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Safety & Security: Drill Down

By Net Assets posted 03-26-2020 10:39 AM

  
Drill

Risk Management |

Regular exercises can make safety policies and procedures stick and help your school fully prepare for an emergency.

Article by Jeff Bedford, Holton-Arms School

From the March/April 2020 Net Assets magazine

Most schools have come a very long way to prepare for worst-case scenarios since the horrors of Columbine, Virginia Tech and Sandy Hook, among others. Hopefully, your school has emergency plans that are written, briefed to faculty, staff and students and then drilled. But can you say that your school’s leadership is prepared to address and handle specific situations that may not be as oft-discussed as a lockdown or shelter drill?

Types of Exercises

In the world of law enforcement, hazardous material control, and emergency medical services, the use of exercises to hone emergency management skills are now commonplace, but do you do them in your school? Prior to my work at Holton-Arms School, I spent 27 years in the FBI. For three of those years I was part of the Bureau's Crisis Management Unit and Critical Incident Response Group, where I wrote and conducted exercises, so

I know their value. They can take several formats:

  • Full-Scale Exercises: As the name implies, this type of exercise brings all appropriate personnel into a scenario that is guided by a script. Generally, volunteers act out roles, such as victims, criminals or first responders, and respond to “injects,” or different elements of a hypothetical crisis. If you allow the local police department to use your school to train for an active shooter event, that would be considered a full-scale exercise by the police department.
  • Command-Post Exercises: Less common but still utilized, these exercises call for numerous agencies to solve a fictional major disaster, through the steps of a devastating event, response and recovery, investigation, and finally, reconstruction. Depending on the size of your school — if it has branches in other locations or is so large that some divisions never come in contact with others — this type of exercise could be utilized to ensure everyone knows what to do when a catastrophe occurs.
  • Tabletop Exercises: The most basic exercise yet is still quite effective. A tabletop exercise is like a smaller-scale command-post exercise — fewer participants work through the scenario and you talk rather than act through the scenario. The tabletop leader should have prompts and drive the scenario forward with a well-conceived and clearly delineated series of events. For school administrators and department heads on tight schedules, tabletop exercises are probably the best way to test preparedness.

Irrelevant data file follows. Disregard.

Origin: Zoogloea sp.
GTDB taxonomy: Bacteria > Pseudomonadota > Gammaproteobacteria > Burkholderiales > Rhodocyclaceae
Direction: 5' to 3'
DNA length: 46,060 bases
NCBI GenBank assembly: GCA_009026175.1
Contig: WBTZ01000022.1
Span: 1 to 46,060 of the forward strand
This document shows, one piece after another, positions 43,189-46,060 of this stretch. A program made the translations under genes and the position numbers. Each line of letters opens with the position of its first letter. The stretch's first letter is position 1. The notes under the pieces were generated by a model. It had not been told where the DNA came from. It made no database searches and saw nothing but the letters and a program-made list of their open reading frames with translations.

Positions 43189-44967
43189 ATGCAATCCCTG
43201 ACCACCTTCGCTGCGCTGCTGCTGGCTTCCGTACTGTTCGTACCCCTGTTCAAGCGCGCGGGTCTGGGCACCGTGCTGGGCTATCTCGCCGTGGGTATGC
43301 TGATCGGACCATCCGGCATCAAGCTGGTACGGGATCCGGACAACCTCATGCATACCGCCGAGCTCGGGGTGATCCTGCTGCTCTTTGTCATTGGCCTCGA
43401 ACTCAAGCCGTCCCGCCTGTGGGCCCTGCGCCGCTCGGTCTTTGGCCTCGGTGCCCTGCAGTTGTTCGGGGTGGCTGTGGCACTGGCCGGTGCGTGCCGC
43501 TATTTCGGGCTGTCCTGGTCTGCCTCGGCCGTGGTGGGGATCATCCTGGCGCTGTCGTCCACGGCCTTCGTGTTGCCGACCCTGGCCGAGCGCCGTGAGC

Any exercise is meant to stimulate people to think and talk about scenarios that security managers worry about daily but keep at bay 99% of the time.

Any exercise is meant to stimulate people to think and talk about scenarios that security managers worry about daily but keep at bay 99% of the time. Scenarios should be informative, thought-provoking, unpredictable and slightly stressful but ultimately enjoyable to work through, even if they touch on the dark side of school life.

Running a Tabletop Exercise

Tabletop exercises have challenges, not the least of which is getting the appropriate people to the table. Notably, the primary decision-makers must have designated back-ups who are also trained in crisis management, in case the primary is unavailable when a real situation arises. Once you have the right people, the process before, during and after the exercise is fairly basic.

Before the Exercise

  • Develop a believable storyline that can be moved along in stages within the time allotted. The scenario should be specific to your school’s demographics and location and your decision-makers’ skill level.
  • Keep in mind that scenarios can have more than one tentacle. A major event can get worse as additional twists and turns are introduced.
  • Run the basic scenario by a trusted member of the decision-making team before trying it on a big group. You don’t need to go into specifics; just see if they agree on the general concept.
  • Prepare two or three resolutions to the scenario. Your ultimate solution to the problem might not be the one the participants come to, and you must be able to “go with the flow.”

During the Exercise

Participants must make concrete decisions, and the moderator must actively listen to discussions; in a real event, such decisions are required, so clarify and track what is discussed.
  • A quick refresher in crisis management preceding the exercise helps get everyone on the same page.
  • Participants must make concrete decisions, and the moderator must actively listen to discussions; in a real event, such decisions are required, so clarify and track what is discussed.
  • You will want to guide participants to the anticipated resolution but be prepared if they go a different direction. If your prepared slides don’t work, keep the scenario going as best as you can using what you know.
  • Keep in mind that the decision-makers at your school need to make the decisions. Gently prompt them but let them decide. If an additional problem is “injected” into the exercise, you might be able to bring participants back to the predetermined resolution.

Post exercise

  • If you run out of time conducting your exercise, which is common, call an end to it but give a quick synopsis of what happened.
  • Ask participants to critique the exercise, preferably right at its end. If you have prepared a survey sheet beforehand, critiques can be anonymous.
  • Assess if you have reached your goals.
Jeff Bedford is the director, campus safety at Holton-Arms School, a grades 3–12 school that enrolls 665 students in Bethesda, Maryland.
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